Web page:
Labour’s first minister in Wales has warned that Jeremy Corbyn has “work to do” if he is to win over voters and ensure the party retains the dominance it has enjoyed there for almost a century.
Carwyn Jones added that the party has “a mountain to climb” at a time when the Conservatives are buoyed by polling suggesting they could gain 10 parliamentary seats.
In an interview with the Guardian, Jones said: “It is clear Jeremy has work to do to convince people he is a leader. He knows that and over the next few weeks he has to show people he is a good candidate for prime minister.”
Asked if he thought Corbyn was a good candidate, Jones said: “From the public’s perspective they haven’t seen his best side yet. I’ve gone round with Jeremy on the doorstep; I’ve gone round town centres with him.
“He’s not someone that puts people off when they meet him. Far from it. It’s the exact opposite. I think he just needs to do more of that, going around, meeting people, listening and I think people will be impressed by what they hear.”
The YouGov poll suggested the Tories could win a majority of Welsh seats at a general election for the first time since the 1850s – before the era of mass democracy. The apparent shift seems to be in part the result of Ukip voters switching to the Tories.
At last year’s assembly elections Welsh Labour managed to distance itself from the UK-wide party and held on to power in Cardiff, but party sources worry that at a general election it is much harder to repeat that trick.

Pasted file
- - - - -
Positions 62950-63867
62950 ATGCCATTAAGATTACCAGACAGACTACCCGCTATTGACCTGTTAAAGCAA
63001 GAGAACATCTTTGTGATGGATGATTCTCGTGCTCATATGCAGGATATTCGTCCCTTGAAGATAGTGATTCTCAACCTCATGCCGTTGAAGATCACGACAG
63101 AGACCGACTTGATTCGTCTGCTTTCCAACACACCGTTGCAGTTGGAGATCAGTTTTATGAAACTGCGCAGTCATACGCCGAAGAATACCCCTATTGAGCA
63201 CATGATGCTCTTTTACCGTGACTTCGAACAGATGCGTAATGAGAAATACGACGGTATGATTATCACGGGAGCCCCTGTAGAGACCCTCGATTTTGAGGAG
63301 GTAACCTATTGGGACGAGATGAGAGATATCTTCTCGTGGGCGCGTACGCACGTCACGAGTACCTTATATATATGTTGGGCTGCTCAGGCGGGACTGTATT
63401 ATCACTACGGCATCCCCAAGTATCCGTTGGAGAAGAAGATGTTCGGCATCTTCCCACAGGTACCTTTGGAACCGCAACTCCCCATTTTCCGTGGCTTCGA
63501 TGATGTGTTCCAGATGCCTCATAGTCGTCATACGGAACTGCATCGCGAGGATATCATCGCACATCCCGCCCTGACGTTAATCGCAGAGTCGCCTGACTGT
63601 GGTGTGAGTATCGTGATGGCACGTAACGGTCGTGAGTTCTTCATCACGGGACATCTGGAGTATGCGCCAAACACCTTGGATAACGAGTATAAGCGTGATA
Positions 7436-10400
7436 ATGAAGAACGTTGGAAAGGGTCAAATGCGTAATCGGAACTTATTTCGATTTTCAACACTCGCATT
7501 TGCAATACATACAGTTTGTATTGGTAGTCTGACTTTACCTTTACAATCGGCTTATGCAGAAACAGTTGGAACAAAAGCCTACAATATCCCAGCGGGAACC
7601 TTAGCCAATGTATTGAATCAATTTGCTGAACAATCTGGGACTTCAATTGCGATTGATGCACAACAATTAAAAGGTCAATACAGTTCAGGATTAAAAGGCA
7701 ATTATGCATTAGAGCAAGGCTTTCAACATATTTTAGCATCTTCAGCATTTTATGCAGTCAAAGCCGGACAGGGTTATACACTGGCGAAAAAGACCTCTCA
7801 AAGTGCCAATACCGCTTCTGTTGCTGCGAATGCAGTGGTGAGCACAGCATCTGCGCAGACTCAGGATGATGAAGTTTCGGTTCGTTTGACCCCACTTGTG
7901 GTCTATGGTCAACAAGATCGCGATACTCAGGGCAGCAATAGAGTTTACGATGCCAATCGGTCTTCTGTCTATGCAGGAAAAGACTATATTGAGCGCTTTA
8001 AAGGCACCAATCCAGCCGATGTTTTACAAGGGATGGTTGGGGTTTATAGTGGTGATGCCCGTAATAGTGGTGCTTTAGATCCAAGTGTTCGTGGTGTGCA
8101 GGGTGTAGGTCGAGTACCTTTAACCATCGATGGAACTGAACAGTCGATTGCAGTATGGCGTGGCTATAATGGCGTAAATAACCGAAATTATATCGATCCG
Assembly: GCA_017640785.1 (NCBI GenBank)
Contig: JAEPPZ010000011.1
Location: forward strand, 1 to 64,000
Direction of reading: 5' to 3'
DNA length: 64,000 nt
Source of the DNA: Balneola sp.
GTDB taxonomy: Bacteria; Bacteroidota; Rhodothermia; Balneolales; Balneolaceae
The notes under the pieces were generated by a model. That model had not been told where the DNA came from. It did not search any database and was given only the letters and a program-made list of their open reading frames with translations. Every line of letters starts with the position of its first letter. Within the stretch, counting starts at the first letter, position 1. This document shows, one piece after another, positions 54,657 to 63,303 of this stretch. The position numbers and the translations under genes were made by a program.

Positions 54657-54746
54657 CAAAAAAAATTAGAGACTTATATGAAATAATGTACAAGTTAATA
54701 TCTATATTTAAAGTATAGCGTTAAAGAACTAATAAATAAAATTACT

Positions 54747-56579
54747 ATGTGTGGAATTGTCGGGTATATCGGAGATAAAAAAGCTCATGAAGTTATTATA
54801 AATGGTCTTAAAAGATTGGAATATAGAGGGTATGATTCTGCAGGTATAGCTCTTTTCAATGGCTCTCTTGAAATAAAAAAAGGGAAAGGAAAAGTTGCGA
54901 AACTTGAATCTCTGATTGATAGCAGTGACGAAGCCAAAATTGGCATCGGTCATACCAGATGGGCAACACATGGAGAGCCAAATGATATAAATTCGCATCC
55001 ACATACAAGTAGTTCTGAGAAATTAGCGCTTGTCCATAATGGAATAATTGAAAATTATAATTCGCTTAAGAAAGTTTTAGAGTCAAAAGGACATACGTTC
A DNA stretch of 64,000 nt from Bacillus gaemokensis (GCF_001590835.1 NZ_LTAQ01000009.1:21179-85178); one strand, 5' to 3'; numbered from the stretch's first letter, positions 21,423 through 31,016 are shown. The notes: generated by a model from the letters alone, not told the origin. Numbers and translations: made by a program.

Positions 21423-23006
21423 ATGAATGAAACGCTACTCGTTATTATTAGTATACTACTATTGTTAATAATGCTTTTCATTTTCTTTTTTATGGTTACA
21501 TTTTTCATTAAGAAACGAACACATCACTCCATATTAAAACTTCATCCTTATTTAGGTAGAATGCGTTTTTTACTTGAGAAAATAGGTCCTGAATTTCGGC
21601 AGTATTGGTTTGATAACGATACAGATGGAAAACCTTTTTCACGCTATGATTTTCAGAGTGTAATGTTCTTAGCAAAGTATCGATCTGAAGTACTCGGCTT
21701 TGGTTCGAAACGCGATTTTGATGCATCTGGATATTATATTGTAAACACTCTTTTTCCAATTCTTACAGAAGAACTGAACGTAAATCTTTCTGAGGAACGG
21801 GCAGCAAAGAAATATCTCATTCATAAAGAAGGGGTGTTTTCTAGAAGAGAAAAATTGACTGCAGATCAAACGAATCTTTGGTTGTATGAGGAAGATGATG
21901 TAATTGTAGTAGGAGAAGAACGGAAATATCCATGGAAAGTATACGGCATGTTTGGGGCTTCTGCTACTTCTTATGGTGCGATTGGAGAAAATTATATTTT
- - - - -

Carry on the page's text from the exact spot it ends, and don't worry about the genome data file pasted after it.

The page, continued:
On Labour’s prospects in Wales, Jones said: “I’m not going to pretend things are easy. We’ve a mountain to climb but mountains are there to be climbed.
“When the going is tough you get down to it and work hard. That mountain will have to be climbed – otherwise it’s austerity for ever and a day, more and more cuts, less money for the NHS, less money for education.
“It’s hugely important that we don’t allow the Tories to walk all over us. If they think they are in a strong position they will try to run all over the Celtic nations and impose their own brand of nationalism on the rest of us.”
Corbyn has faced criticism over defence, particularly whether he would use the Trident nuclear deterrent if he was prime minister. Jones said: “One of the things you have to do in leadership is give a straight answer. Otherwise people will interpret your answer in many different ways. My answer is quite simply, yes, we do replace Trident.
“It’s hugely important as a party that you are able to convince people you are going to keep them secure. Trident is a deterrent. It doesn’t keep us secure against terrorism. That’s why it’s so important that we need to bolster our armed forces to meet the immediate threat that exists in Europe at the moment.”
The YouGov poll, carried out for ITV Cymru Wales and Cardiff University’s Wales Governance Centre, asked people how they would vote at the general election: 40% said the Conservatives, an increase of 12 percentage points; 30% Labour, down three points; and 13% Plaid Cymru, unchanged from 2015. That would give the Conservatives 21 seats against Labour’s 15 – a 10-seat swing.
Roger Scully, professor of political science at the Wales Governance Centre, said: “Something extraordinary could be about to happen. Wales is on the brink of an electoral earthquake.”